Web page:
Tens of Thousands Were Killed in the Civil War against the Tribe of Binyamin (Benjamin). Why?

The background for what the Talmud discusses is in the last few chapters of the Biblical book of (Shoftim) Judges.
Since not everyone is so familiar with the incident, here we will provide a translated version of chapter 20 of (Shoftim) Judges from Sefaria.org. where the civil war is described in detail.

Thereupon all the Israelites—from Dan to Beer-sheba and [from] the land of Gilead—marched forth, and the community assembled as one, before GOD at Mizpah.
All the leaders of the people [and] all the tribes of Israel presented themselves in the assembly of God’s people, 400,000 fighters on foot.—
The Benjaminites heard that the Israelites had come up to Mizpah. —The Israelites said, “Tell us, how did this evil thing happen?”
And that Levite, the husband of the murdered woman, replied, “My concubine and I came to Gibeah of Benjamin to spend the night.
The citizens of Gibeah set out to harm me. They gathered against me around the house in the night; they meant to kill me, and they abused my concubine until she died.
So I took hold of my concubine and I cut her in pieces and sent them through every part of Israel’s territory. For an outrageous act of depravity had been committed in Israel.
Now you are all Israelites; produce a plan of action here and now!”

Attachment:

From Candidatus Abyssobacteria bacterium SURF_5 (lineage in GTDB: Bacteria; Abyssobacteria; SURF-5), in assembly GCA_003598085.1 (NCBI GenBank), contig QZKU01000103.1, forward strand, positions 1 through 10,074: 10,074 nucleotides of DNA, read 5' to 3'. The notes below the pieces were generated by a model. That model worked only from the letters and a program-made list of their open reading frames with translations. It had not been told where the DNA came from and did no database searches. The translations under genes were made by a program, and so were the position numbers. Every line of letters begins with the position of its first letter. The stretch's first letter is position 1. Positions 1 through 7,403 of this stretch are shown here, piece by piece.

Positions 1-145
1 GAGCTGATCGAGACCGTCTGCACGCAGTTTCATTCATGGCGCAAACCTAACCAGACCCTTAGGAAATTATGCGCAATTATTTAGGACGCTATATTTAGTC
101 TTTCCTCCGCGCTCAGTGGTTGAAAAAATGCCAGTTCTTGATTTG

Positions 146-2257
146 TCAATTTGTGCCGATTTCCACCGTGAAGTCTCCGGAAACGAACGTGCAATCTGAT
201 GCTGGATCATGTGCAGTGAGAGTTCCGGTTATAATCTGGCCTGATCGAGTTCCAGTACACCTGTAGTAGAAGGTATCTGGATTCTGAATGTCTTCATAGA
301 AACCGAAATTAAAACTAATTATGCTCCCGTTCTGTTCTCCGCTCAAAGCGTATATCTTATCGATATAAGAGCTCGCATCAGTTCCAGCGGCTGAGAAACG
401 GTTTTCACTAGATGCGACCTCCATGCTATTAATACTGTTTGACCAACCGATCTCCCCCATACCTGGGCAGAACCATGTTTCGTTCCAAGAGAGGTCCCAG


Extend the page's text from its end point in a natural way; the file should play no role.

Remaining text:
Then all the people rose as one and declared, “We will not go back to our homes, we will not enter our houses!
But this is what we will do to Gibeah: [we will wage war] against it according to lot.
We will take from all the tribes of Israel ten of every hundred, a hundred of every thousand, and a thousand of every ten thousand to supply provisions for the troops—to prepare for their going to Geba in Benjamin for all the outrage it has committed in Israel.”
So Israel’s entire force, united as one, massed against the town.
And the tribes of Israel sent agents through the whole tribe of Benjamin, saying, “What is this evil thing that has happened among you?
Come, hand over those scoundrels in Gibeah so that we may put them to death and stamp out the evil from Israel.” But the Benjaminites would not yield to the demand of their fellow Israelites.
So the Benjaminites gathered from their towns to Gibeah in order to take the field against the Israelites.
On that day the Benjaminites mustered from the towns 26,000 fighters, mustered apart from the inhabitants of Gibeah; 700 elite troops